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The COVID-19 pandemic and resultant stay-at-home orders are significantly impacting California’s economic, health care and workers’ compensation systems.

Some COVID-19 workers’ compensation claims have already been filed. However, at this time, it is unclear what proportion of the illnesses and deaths directly resulting from the virus will ultimately be determined to be work-related.

Some states have enacted presumptions of COVID-19 claims being work-related for certain front line workers and similar proposals are under discussion in California.

On April 8, 2020, Assemblyman Tom Daly, Chair of the Assembly Insurance Committee, requested the WCIRB to provide an estimate of the potential cost impact of presumptions provided to front line workers in California. Specifically, the WCIRB was requested to provide the cost impact of a conclusive presumption for health care workers, firefighters, EMS and rescue employees, front line law enforcement officers and other essential critical infrastructure (ECI) employees.

In response and to provide insight on the potential cost impact of COVID-19 claims on the California workers’ compensation system, the WCIRB has completed an initial analysis of these costs.

The cost estimates in this report are based on WCIRB data including unit statistical reports, aggregate financial data calls and medical transaction data. We also relied upon external data from the American Community Survey1 (ACS), the Division of Workers’ Compensation (DWC) Official Medical Fee Schedule, and a number of published studies on COVID-19 incidence rates and medical treatment patterns and costs.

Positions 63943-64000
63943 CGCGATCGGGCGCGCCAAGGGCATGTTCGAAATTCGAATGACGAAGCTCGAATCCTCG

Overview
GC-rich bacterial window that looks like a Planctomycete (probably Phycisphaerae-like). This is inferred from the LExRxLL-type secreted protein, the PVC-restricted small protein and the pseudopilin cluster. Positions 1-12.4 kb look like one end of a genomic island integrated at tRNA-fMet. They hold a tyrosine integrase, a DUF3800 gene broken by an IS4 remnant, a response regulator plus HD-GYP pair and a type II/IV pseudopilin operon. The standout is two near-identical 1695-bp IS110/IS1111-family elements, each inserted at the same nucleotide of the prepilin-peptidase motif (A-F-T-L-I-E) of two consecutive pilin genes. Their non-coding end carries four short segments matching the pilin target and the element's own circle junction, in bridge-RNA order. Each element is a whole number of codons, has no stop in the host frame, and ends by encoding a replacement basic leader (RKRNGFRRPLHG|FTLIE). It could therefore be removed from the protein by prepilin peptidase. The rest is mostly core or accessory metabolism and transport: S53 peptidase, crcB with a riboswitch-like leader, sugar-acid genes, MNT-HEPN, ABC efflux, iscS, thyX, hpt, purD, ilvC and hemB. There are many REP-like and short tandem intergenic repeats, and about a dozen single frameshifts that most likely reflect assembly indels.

At times, it relied upon judgmental assumptions based on published research or feedback from workers’ compensation experts that may or may not materialize.

In general, the cost impact of COVID-19 claims will vary significantly based on the number of workers covered by a presumption, the proportion of these workers that have COVID-19 and the number of workers’ compensation claims that are filed as a result.

Given the current level of uncertainty surrounding these factors, the cost estimates in this Research Brief are presented as a range of potential impacts based on varying assumptions of the number of COVID-19 claims filed.

On this basis, the WCIRB estimates that the annual cost of COVID-19 claims on ECI workers under a conclusive presumption ranges from $2.2 billion to $33.6 billion with an approximate mid-range estimate of $11.2 billion, or 61% of the annual estimated cost of the total workers’ compensation system prior to the impact of the pandemic.

The complete analysis is available from the WCIRB